1 Introduction

Inspired by the pioneering work of Rheingold [1] on the famous ladder polymer catena-(MeAs)x and on related antimony compounds, the study of the multifold chemistry of polystibanes has been in the focus of our research for many years [26]. In a preceding communication, we reported that distibanes R2Sb-SbR2 (R = Me, Ph) react with stable antimony rings (R′Sb)n (R′ = Me3SiCH2, n = 4, 5) forming of ring-chain equilibria mainly with tri-stibanes R2Sb-SbR′-SbR2 [3]. Although tetrastibanes are not major components of these equilibria they are trapped in reactions with (norbornadiene)Cr(CO)4. The complexes cyclo-[Cr(CO)4(R2Sb-SbR′-SbR′-SbR2] form in good yield and the structures were determined by X-ray crystallography [4, 5].

In contrast to the well-established ring structures of (R′Sb)n (R′ = Me3SiCH2, n = 4, 5 [7]), much less is known of the chemistry of the ethyl and n-propyl polystibane system [2]. These sterically less protected polystibanes exist in the solid state as insoluble polymers catena-(R′Sb)x (R′= Et, n-Pr, x >> 5), which as analogues of catena-(MeAs)x are of particular interest [2]. Addition of benzene to catena-(R′Sb)x and heating leads to ring chain equilibria. Faint yellow solutions of tetramers and pentamers cyclo-(R′Sb)n (R′= Et, n-Pr, n = 4, 5) form in very low concentrations. NMR-tube experiments revealed that also these rings react in solution with excess R2Sb-SbR2 (R = Me, Et) forming the tristibanes R2Sb-SbR′-SbR2 (R = Me, Et; R′= Et, n-Pr) [3].

In continuation of these investigations, we have now studied the reactions of ethyl and n-propyl antimony polymers with distibanes using (norbornadiene)Cr(CO)4 or cis-(piperidine)2Mo(CO)4 as trapping reagents. Here, we report on novel cyclic complexes with tetrastibane ligands.

2 Experimental

2.1 Sample Preparation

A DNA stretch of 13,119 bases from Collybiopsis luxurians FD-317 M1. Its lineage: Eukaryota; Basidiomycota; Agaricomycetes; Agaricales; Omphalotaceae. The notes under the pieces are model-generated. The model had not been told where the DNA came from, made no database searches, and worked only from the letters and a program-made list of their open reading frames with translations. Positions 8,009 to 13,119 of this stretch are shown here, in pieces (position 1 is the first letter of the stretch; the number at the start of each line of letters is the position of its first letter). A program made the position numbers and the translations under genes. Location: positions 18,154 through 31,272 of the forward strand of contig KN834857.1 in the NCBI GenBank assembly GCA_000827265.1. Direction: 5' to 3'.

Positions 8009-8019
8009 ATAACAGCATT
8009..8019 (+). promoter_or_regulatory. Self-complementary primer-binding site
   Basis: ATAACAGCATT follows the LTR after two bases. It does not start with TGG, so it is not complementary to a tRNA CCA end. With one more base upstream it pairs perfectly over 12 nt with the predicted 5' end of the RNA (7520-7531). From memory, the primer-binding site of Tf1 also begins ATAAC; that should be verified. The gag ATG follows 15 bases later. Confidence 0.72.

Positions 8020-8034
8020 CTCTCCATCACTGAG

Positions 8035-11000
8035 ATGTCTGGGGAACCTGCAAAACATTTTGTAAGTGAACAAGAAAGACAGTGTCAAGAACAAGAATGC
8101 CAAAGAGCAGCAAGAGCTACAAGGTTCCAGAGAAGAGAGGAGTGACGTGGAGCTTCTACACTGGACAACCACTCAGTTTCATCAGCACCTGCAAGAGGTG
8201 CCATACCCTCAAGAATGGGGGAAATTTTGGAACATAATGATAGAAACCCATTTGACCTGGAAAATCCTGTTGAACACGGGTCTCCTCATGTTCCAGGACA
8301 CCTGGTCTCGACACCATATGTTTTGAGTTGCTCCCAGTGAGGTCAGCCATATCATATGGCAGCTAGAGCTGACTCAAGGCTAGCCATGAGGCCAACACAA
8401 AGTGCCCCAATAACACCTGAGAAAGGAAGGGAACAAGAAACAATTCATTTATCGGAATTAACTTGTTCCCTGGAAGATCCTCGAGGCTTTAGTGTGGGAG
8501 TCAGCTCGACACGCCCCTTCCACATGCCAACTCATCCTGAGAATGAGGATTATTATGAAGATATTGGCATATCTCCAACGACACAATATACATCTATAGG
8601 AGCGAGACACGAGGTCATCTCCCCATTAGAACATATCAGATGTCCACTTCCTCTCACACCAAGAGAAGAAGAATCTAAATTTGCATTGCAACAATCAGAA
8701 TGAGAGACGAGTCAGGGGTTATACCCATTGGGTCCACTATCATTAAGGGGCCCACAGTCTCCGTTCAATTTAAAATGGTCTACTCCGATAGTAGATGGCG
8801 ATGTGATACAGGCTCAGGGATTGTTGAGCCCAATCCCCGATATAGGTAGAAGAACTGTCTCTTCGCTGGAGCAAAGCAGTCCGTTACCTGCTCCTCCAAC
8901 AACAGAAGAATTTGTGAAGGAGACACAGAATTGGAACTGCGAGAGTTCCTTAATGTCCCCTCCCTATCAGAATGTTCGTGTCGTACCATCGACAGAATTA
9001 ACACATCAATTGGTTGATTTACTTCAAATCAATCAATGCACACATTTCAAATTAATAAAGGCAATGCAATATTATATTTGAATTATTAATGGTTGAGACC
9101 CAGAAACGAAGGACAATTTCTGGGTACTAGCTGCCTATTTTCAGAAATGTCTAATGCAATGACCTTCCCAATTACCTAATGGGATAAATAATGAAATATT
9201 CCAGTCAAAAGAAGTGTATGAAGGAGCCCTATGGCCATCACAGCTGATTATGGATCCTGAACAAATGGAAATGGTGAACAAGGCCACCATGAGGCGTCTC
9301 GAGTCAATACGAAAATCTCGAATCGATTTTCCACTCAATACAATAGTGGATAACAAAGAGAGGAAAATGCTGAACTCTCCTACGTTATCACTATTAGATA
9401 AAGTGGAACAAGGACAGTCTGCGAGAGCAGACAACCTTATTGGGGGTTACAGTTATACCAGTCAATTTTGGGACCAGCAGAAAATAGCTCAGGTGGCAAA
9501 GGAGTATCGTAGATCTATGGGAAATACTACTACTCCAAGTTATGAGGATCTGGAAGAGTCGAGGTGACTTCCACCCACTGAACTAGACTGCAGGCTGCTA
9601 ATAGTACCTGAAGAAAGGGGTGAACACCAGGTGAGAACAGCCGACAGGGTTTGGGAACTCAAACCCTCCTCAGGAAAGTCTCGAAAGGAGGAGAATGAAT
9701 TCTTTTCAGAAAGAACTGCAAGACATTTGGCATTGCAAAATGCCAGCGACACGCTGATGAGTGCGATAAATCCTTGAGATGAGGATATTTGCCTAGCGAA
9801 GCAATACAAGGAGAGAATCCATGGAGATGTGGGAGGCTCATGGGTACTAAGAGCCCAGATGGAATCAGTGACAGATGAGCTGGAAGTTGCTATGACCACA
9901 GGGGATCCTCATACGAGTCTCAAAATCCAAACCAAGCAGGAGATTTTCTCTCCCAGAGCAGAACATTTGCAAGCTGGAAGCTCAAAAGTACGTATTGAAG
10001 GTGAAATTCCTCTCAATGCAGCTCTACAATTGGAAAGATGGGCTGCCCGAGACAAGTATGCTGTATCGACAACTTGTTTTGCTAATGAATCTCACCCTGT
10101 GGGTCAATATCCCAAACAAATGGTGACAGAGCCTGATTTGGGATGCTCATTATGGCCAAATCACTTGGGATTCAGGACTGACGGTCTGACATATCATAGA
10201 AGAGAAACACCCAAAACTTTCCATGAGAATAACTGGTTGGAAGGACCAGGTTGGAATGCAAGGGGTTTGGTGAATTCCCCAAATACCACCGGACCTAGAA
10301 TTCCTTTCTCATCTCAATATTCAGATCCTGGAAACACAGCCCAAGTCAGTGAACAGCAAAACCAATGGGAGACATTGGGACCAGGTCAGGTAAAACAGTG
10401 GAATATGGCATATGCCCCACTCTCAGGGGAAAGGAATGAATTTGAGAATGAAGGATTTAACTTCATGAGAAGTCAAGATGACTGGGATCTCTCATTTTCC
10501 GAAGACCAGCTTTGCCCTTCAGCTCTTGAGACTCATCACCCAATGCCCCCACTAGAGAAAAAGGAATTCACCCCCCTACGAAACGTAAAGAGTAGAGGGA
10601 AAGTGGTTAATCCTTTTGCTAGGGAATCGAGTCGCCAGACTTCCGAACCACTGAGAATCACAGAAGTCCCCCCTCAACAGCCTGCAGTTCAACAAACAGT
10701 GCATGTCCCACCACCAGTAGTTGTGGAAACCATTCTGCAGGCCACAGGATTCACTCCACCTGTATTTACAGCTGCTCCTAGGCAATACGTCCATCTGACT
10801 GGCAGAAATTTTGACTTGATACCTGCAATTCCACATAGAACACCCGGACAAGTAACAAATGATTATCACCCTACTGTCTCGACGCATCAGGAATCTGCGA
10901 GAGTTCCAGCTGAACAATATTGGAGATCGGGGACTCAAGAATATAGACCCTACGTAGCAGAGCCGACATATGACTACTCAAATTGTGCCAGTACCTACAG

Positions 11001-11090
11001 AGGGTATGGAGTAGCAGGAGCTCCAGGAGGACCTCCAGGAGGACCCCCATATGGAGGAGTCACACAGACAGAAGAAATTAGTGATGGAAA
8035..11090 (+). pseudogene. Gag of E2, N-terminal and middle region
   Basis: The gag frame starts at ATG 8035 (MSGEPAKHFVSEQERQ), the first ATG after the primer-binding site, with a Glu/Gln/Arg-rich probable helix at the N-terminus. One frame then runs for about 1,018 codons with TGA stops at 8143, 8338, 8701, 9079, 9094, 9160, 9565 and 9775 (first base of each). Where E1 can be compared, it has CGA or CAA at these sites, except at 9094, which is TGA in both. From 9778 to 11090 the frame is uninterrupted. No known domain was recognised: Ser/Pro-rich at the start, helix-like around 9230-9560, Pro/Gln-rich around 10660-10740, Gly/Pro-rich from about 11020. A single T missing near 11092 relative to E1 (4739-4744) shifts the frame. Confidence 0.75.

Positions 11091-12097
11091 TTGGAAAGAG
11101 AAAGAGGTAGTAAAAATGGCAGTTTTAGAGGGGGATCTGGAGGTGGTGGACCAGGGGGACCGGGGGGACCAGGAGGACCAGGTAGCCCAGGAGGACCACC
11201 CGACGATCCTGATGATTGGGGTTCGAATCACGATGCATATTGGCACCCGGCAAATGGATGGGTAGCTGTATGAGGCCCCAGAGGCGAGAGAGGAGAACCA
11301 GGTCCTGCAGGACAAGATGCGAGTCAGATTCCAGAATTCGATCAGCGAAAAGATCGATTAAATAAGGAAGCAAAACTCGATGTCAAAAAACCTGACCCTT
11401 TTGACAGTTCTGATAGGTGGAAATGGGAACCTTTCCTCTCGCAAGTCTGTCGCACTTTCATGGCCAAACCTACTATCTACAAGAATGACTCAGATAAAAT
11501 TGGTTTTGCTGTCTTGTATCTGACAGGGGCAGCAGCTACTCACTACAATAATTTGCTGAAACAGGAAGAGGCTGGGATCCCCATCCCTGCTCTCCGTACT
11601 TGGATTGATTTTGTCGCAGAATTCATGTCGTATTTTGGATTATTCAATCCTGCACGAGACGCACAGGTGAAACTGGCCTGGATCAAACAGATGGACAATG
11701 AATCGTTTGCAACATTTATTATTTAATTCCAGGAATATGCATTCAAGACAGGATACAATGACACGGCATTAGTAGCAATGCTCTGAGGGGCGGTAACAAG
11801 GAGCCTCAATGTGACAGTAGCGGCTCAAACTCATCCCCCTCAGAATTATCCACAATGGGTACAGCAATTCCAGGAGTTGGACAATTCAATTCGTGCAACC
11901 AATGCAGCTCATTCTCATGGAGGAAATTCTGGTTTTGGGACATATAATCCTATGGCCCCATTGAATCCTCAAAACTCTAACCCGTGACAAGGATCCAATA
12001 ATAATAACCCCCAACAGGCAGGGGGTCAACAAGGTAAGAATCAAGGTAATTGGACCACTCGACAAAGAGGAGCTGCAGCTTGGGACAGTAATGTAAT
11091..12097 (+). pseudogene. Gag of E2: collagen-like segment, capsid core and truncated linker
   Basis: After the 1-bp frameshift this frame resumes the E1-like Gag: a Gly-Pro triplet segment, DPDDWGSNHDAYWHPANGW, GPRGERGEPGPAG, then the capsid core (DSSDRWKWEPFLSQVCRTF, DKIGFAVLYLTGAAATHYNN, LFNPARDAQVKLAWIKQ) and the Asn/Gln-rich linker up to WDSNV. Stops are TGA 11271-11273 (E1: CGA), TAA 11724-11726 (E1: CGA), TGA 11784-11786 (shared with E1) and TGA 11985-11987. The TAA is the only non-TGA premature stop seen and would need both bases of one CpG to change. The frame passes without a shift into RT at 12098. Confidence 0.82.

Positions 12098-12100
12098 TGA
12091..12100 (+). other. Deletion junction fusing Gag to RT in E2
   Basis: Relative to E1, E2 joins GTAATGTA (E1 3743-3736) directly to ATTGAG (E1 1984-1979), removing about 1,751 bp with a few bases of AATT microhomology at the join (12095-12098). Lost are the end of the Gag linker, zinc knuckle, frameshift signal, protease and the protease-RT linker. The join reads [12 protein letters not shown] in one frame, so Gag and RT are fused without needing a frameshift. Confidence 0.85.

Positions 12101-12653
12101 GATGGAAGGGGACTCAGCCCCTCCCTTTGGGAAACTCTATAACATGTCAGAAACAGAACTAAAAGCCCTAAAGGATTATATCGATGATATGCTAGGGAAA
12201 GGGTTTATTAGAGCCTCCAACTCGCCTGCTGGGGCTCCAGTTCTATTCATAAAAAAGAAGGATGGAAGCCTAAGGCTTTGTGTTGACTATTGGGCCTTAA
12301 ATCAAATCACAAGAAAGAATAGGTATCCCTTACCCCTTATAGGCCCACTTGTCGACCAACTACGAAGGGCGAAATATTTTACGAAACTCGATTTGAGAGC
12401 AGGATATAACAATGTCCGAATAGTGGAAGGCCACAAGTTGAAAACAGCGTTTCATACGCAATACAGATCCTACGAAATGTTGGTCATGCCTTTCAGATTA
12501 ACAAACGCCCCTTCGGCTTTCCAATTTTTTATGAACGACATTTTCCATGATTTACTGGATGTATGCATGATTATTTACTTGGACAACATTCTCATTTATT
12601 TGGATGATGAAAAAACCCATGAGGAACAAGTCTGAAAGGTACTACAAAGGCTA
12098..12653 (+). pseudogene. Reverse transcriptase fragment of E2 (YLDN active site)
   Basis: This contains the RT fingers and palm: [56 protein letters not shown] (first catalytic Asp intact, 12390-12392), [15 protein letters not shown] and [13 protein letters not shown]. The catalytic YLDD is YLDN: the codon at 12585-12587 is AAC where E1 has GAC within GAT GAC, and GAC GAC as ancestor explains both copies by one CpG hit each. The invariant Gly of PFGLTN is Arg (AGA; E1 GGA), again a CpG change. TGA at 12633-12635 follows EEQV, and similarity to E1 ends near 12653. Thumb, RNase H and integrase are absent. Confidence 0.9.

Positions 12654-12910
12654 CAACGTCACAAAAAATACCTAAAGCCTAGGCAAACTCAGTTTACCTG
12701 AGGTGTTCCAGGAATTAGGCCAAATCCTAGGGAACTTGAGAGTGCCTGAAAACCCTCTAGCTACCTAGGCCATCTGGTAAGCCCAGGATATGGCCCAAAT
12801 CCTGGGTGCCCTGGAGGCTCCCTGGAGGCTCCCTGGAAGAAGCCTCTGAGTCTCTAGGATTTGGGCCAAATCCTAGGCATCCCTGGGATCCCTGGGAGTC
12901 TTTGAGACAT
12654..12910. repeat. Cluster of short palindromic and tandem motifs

The operations were carried out in an argon atmosphere using dried solvents distilled under argon. (EtSb)x [2], (n-PrSb)x [2], Me2Sb-SbMe2 [8], Et2Sb-SbMe2 [8], (norbornadiene)Cr(CO)4 [9], and cis-(C5H11N)2Mo(CO)4 [10] were prepared as described in the literature.

To prepare cyclo-[Cr(CO)4(Me2Sb-SbEt-SbEt-SbMe2)] (1), 0.4 g (1.6 mmol) Cr(CO)4(nbd) in 20 mL toluene, 0.5 g (3.3 mmol) (EtSb)x in 20 mL toluene and 0.5 g (1.6 mmol) Me2Sb-SbMe2 in 10 mL toluene were combined. The resulting mixture was heated to reflux for 1 h and stirred at ambient temperature for 12 h. Removal of the solvent at reduced pressure, extraction of the oily residue with toluene/petroleum ether (1/1), filtration through a frit covered with diatomaceous earth, and removal of the solvents gave 0.8 g of a red viscous liquid containing 1.

Synthesizing cyclo-[Mo(CO)4(Et2Sb-SbEt-SbEt-SbEt2)] (2), 2.0 g (13 mmol) (EtSb)x , 2.5 g (8 mmol) cis-[(C5H11N)2Mo(CO)4], and 2.4 g (7 mmol) Et4Sb2 in 90 mL toluene were reacted as described above for 1; 3.2 g of a red viscous oil containing 2 were obtained.

Preparing cyclo-[Mo(CO)4 (Et2Sb-PrSb-PrSb-SbEt2)] (3), 1.0 g (6 mmol) (n-PrSb)x, 1.1 g (3 mmol) cis-[(C5H11N)2Mo(CO)4], and 1.1 g (3 mmol) Et4Sb2 in 60 mL toluene were reacted as described above for 1. 2.0 g of a red viscous oil containing 3 were obtained.

2.2 Mass Spectrometry

LIFDI spectra were recorded with an AccuTOF instrument (JEOL, Tokyo, Japan) equipped with a LIFDI source (LINDEN CMS, Leeste/Weyhe, Germany). Sample solutions were provided in capped autosampler vials sealed with a rubber septum. Ca. 40 nL of the toluene solutions of ca. 0.1–1 mMol/L were loaded to the LIFDI source via a fused silica capillary. The capillary was punched through the septum without breaking the inert environment as described elsewhere [11, 12].

3 Results and Discussion